Naia Izumi: Taking It to the Street

Though we all complain about the time - suck aspects of YouTube, every so often we discover something amazing.
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Though we all complain about the time - suck aspects of YouTube, every so often we discover something amazing. A perfect example is Naia Izumi, who showed up on my computer screen one day playing and singing on the streets of Los Angeles. No folksinger strumming rudimentary chords while intoning a basic ballad, Izumi was attacking her Jazzmaster with the touch of doom, interspersing complex chords with lines redolent of African highlife or Gamelan, while intoning breathy, Bjork-like vocals.

Her two self-produced EPs—Soft Spoken Woman and Never Let Them Tame You [Bandcamp]—add programmed drums, bass, ambient pads, and cleverly arranged background vocals to the catchy tunes. It all recalls late King Crimson’s mixture of guitar gymnastics and pop sensibility, yet sounds nothing like that band. “Original” is a word bandied about too loosely, but is fully appropriate here.

Izumi grew up in a musical household in the Southeast, “Mostly around Columbus, Georgia, and Phenix City, Alabama.” she says. “My mom was a choir director in church.” Guitar playing began at around five or six. “Somebody gave me a Peavey Predator guitar and I was hooked.”

Much later, relocated in Los Angeles, offers were coming in to play with Cirque du Soleil, as well as a chance to form a super-group with name players and work with a famous producer. At that same time, Izumi, assigned male at birth, felt the need to publicly honor the fact that she identified as a woman. Those mainstream opportunities suddenly fell away, but she accepted the challenge of starting over. She explains how she evolved a style inspired more by environmental sounds than flashy guitarists and honed it with hard work. Her solo shows and interplay with her band are all the proof anyone needs that being true to yourself produces the best art.

Did you play all the instruments on your records?

Yes. I’m also a drummer and bass player. I programmed the beats but I came up with the ideas on actual drums.

What made you originally decide to focus on guitar?

I had a voice in my head that I needed to express and it was mostly coming through the guitar.

Did you have guitar influences that inspired you?

I take everything in. I’m into reverse engineering sounds I hear from other instruments, even the human voice, rather than listening to guitar players. I walk everywhere and hear street sounds. I take those sounds—cars, rhythmic cadences of the way people talk—and bring them back into guitar.

Was looping a function of not being able to always have a band?

There weren’t a whole lot of experimental musicians where I was from. I discovered one of those Boss loopers and was into it. I use it to loop beats that I beatbox with the guitar when I’m playing on the street.

What are some of the challenges to playing in the that environment?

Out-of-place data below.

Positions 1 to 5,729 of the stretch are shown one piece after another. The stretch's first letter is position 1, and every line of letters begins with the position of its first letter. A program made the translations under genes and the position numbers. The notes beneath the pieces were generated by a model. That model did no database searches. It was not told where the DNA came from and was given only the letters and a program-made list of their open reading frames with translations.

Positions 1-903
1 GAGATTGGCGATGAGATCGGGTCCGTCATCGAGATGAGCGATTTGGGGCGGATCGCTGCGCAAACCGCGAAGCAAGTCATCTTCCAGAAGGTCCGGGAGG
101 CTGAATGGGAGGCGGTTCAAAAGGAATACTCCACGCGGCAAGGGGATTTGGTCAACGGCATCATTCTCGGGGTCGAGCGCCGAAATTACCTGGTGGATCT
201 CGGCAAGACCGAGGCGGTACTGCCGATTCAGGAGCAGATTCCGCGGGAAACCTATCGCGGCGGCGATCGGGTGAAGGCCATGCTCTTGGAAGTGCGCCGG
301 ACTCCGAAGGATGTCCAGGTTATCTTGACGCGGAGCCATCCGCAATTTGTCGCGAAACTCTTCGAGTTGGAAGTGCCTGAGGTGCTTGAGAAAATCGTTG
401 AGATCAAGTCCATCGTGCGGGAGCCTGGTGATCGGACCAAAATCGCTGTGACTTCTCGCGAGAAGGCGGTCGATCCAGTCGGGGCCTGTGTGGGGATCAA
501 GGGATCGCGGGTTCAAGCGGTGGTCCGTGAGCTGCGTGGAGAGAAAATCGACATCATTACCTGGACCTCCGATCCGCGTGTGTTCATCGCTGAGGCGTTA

There are thousands of people walking past every day who are just trying to get from point A to point B. If you’re going to do this, you need to focus on how much you love what you’re doing and not whether they react to you or not, otherwise it will rip you to shreds because it’s rough. It showed me how to zone into myself and concentrate on what I’m doing, versus people’s reactions to what I’m doing,

What kind of reaction do you get?

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It’s usually no reaction. Some people have actually come up to me and apologized later. They say, “I see you every day and I judged you. I thought you were miming what you were doing.” Or, “I just saw the way that you looked and I’ve never seen anyone who looks like you play with that level of ability and expressiveness.”

You do amazingly complex guitar parts while singing. What’s your process for pulling all that together?

I loop guitar ideas or vocal ideas. And then, I transcribe my parts onto sheet music/tablature so I can physically see the rhythmic values of everything. I’ll map out where the vocal parts line up on the grid of what I’m playing and slowly work them out. Sometimes I’ll go 60 BPM slower than I actually played the instrumental phrase and sing it at the same time. I move it up two BPM each time I play it. You are relaxed when you play things slow, and the idea is to be as relaxed as possible when you’re playing and singing at the same time. You kind of trick your brain into staying relaxed as you speed it up so it looks effortless when you get it up to speed.

Let’s get into some of your gear. What is your main guitar?

My Squier Vintage Modified Jazzmaster is my main guitar. I love that thing. In the street version of “Run,” I play a T-classic custom made by Moollon Guitars with a Fender Bigsby on it. My street amp is a Roland Cube Street with the Boss RC-2 Loop Station. No other effects, just my hands.